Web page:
The latest Republican partisan attempt in Congress to repeal and replace Obamacare carelessly panders to key supporters while failing to improve the current healthcare system in the United States. The Graham-Cassidy bill would loosen regulations for private coverage, Medicaid, and state usage of federal insurance subsidies. Although this may appear to uphold the valid and understandable conservative principle of limited government and the constitutional imperative of reserving powers for the states, this deregulation leaves those with pre-existing conditions vulnerable to weakened or withheld coverage by insurance companies to whom their medical histories do not appeal.
Obamacare regulations require insurers to charge the same premiums for those with and without pre-existing conditions. This proviso seeks to protect those with chronic illnesses from exploitation or abandonment by predatory companies. In actuality, however, it preserves a continuous and agonizing conflict between private companies, who are solely interested in profiting from illness, and a government charged with protecting the electorate and fed by corporate funds. The Trump administration has gorged itself on the benefits of this ruthlessly hedonistic plutocracy. Now, it desires to appeal both to insurance companies, which by their very nature as for-profit private institutions are concerned with maximizing revenue, and to voters anxious about Obamacare. Unfortunately, the single-payer system of socialized medicine lies undiscussed by all these parties in the United States, even though it serves millions across the world. Fear of government overreach plagues all discussion of socialized medicine. In the medical sector, private corporations free of voter oversight or control bilk patients for overpriced services, equipment, and pharmaceuticals. Too few analyses of the American healthcare system question the wisdom of the laissez-faire approach to a system that denies choice to customers whose survival and quality of life depend on prompt and comprehensive medical care.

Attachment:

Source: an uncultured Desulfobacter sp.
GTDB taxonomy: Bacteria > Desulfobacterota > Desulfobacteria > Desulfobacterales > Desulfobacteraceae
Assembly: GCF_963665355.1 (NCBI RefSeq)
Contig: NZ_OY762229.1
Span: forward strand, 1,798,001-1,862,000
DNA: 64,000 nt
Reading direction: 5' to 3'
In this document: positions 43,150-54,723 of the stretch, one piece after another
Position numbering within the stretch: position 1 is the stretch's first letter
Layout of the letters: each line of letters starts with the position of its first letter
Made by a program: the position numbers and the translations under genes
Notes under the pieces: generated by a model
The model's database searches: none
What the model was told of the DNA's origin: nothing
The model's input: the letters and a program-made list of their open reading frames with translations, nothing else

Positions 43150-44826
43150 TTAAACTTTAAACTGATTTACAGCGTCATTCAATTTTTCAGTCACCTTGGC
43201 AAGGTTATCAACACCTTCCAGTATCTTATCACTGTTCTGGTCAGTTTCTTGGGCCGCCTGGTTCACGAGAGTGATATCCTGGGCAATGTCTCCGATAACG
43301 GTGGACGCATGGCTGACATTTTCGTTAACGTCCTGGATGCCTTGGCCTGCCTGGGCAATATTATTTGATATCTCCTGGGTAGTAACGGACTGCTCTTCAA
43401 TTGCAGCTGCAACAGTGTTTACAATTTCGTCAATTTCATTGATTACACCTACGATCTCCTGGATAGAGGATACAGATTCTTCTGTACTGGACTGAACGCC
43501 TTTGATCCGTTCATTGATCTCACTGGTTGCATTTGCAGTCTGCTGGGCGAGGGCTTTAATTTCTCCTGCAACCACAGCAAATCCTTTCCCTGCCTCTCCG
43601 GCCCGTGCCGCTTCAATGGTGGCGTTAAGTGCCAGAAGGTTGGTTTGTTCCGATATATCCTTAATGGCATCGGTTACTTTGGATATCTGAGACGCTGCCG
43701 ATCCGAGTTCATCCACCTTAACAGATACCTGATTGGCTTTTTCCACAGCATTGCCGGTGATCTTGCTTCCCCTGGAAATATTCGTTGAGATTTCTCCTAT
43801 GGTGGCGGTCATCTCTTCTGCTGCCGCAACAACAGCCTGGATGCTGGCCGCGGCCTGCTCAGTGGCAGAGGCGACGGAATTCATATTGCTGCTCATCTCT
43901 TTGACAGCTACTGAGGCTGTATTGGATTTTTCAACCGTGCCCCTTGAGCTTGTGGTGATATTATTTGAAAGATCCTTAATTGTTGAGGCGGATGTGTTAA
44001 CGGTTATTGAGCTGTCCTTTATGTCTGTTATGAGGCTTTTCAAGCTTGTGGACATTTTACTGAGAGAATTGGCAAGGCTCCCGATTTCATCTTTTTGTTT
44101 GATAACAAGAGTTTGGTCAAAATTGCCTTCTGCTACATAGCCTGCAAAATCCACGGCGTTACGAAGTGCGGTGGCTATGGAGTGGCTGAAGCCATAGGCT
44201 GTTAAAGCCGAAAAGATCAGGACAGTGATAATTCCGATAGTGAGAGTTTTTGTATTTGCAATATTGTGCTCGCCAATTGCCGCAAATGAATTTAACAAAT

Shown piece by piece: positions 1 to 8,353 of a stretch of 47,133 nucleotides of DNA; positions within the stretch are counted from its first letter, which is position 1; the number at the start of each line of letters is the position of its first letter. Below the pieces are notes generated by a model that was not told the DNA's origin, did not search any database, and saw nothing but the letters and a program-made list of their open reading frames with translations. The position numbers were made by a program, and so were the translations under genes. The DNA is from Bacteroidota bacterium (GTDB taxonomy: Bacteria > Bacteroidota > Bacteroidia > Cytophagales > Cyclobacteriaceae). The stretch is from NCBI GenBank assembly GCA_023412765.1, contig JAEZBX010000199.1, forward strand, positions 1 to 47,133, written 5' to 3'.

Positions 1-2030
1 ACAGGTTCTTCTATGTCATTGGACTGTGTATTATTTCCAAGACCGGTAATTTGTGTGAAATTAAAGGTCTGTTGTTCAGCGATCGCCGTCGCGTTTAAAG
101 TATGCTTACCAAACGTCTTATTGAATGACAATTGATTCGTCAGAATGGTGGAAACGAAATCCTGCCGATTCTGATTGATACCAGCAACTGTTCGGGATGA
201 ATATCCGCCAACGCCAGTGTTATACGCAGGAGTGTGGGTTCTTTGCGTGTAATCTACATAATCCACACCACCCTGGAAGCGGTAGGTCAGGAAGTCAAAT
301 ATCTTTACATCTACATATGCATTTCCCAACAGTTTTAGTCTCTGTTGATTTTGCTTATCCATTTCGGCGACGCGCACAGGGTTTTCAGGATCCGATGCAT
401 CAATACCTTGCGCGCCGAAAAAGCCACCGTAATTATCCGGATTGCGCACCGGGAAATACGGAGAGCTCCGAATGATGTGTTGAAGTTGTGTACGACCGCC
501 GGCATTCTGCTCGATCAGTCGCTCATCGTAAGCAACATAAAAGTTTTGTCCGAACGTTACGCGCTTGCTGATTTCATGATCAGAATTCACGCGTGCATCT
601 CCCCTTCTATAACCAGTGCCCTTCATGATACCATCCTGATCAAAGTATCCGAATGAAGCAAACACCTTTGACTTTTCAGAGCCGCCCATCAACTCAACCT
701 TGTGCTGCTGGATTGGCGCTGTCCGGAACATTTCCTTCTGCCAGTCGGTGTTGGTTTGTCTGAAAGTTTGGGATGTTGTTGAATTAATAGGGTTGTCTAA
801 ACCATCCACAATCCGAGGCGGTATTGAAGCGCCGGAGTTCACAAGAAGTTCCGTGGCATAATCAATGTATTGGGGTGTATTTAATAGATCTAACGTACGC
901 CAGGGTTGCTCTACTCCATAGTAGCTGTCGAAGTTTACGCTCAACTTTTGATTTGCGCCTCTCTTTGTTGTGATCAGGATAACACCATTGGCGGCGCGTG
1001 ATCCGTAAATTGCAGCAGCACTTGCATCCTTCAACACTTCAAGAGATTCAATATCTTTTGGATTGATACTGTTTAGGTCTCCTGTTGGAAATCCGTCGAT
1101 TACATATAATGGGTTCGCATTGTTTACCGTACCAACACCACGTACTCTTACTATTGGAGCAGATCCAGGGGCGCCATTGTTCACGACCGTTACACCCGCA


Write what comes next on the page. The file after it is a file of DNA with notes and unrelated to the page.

--Sam St. John '18